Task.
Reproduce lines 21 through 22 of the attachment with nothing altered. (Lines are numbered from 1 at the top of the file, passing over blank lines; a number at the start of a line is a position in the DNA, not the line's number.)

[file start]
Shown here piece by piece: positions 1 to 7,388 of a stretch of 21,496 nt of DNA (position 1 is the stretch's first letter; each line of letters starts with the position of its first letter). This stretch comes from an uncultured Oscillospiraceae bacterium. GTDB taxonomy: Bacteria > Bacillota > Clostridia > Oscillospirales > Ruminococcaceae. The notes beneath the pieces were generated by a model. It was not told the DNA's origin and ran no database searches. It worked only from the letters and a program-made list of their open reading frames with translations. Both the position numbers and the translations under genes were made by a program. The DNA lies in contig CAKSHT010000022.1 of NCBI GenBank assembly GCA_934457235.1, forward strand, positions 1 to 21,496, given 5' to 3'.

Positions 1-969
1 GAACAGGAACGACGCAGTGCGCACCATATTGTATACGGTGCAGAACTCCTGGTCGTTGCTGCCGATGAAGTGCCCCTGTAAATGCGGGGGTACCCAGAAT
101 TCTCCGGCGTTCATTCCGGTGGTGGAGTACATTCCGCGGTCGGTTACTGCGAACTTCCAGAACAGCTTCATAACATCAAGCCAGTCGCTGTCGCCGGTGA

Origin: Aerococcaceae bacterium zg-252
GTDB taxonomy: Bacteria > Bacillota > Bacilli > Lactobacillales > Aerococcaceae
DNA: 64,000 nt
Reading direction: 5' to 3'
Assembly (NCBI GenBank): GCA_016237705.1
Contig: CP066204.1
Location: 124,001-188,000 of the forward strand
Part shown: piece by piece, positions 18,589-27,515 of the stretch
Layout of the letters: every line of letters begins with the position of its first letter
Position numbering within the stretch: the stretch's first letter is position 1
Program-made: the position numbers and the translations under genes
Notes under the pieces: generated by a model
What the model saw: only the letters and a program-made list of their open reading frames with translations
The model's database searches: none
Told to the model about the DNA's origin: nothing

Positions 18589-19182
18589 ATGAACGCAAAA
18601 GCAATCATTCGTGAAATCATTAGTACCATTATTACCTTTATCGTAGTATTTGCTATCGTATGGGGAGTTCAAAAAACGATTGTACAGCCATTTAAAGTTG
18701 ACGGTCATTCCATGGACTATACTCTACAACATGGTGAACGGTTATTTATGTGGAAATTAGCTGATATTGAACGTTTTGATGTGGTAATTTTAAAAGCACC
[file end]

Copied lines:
18589 ATGAACGCAAAA
18601 GCAATCATTCGTGAAATCATTAGTACCATTATTACCTTTATCGTAGTATTTGCTATCGTATGGGGAGTTCAAAAAACGATTGTACAGCCATTTAAAGTTG